6 Types of Flexible Working

Flexible working gives employees the choice of when and where they work. It can be incredibly beneficial for both employer and employee, in terms of boosting productivity, improving morale and achieving a better work-life balance. But which flexible working arrangement would suit you best? Here we’ll take a look at the different types of flexible working and their benefits…

Working at home

 

Swapping to part-time

There are many different ways you can work more flexibly. One is by simply cutting down your hours and working part-time. If you are currently in full-time employment, you will need to make a formal request to work part-time.

If your request is not granted and you’re keen to enjoy a better work-life balance, it may be worth looking for a new part-time flexible job instead. Take a look at our current listings and see what’s out there!

Job sharing

This type of flexible working involves sharing your job role with another person in your team. Usually, you will split the hours in the working week down the middle, so you don’t have to work every day.

Many employers offer job sharing as a way to improve recruitment and retention – some of the best candidates don’t want to work full time. It can also improve output, through collaborative working and the exchange of ideas between two working partners.

Working from home or remote working

One of the most popular types of flexible working is remote working. This means that you will work from home (or another location) instead of in a traditional workplace setting. You may choose to work remotely permanently or just part of your working week.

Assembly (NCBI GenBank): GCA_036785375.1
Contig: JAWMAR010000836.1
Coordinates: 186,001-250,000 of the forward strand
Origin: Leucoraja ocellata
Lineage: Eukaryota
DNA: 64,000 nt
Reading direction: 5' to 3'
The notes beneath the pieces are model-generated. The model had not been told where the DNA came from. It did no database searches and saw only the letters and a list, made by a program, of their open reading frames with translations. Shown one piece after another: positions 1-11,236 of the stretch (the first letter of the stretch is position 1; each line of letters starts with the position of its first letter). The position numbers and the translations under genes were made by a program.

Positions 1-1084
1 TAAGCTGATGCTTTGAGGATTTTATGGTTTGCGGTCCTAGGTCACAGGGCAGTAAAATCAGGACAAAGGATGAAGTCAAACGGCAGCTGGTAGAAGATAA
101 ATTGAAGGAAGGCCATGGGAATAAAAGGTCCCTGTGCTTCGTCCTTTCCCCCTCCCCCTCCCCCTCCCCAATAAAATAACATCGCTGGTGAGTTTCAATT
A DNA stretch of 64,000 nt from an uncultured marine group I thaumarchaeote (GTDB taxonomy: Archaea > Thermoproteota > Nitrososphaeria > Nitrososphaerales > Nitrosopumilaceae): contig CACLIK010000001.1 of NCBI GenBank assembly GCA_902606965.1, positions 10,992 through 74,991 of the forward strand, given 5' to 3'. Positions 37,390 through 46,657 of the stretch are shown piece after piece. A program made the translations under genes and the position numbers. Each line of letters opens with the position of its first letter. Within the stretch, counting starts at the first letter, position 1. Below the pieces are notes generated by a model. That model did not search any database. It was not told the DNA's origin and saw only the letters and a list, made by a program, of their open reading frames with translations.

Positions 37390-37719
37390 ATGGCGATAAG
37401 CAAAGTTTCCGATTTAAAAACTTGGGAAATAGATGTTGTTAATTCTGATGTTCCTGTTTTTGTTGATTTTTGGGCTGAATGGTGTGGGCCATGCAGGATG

Remote working can help promote a better work-life balance and cut down on travel time. It’s also proven to boost morale and in turn, productivity, benefiting both employees and their employers.

Compressed flexible working hours

If you want to work full-time but don’t want to work every day, you may be able to put in a flexible working request for compressed hours. This is where you work fewer days a week but have longer hours on the days you do work.

Flexi time

Wondering what is flexi time? This is something that many employers now offer and essentially, it allows employees to choose the hours they work. Sometimes an employer may stipulate that you need to be present for core hours, however, you may be able to start and leave earlier or start and leave later, depending on what suits you best.

At some workplaces, they have what’s known as ‘staggered hours’ where employees have a different start, break and finish time to each other. This is beneficial for a business as it means there are always employees active and on-site throughout the working day. For example, an employee may start at 8 am and leave at 4 pm, another employee may start at 9 am and leave at 5pm, and someone else may start at 10 am and leave at 6 pm.

In some jobs, you may be able to work ‘annualised hours.’ You will be given a set number of hours you must complete within a working year, however, there is flexibility on your part, as to when you work the hours. This is common in industries with defined ‘seasons’ like agriculture and tourism.

Phased retirement

If you are approaching your retirement but aren’t ready to give up work just yet, you may want to request phased retirement instead. This is a type of flexible working that involves gradually reducing your hours to meet your needs.

With phased retirement, you can continue to benefit from a higher income than if you gave up work completely and your employer will benefit from better workforce planning. They may even ask you to mentor the employee who will take over from you, when you choose to retire, for a smoother transition.

How to request flexible working

Remember, anyone can choose to work flexibly, not just parents and carers!

If you have worked for your employee continuously for at least 26 weeks, you are entitled to submit a flexible working request letter and they are required by law to give it proper consideration.

Your letter should state that you are making a statutory request, outline the new flexible working hours or pattern you wish to adopt and the effect you believe it will have on the business. Try and highlight the positives of flexible working for both you and your employer. The more thought you put into it, the more difficult it will be for them to say no! See this flexible working request letter template for guidance.

Hopefully, this has given you a better idea of the types of flexible working hours and arrangements available, along with how they can benefit both you and your employer.



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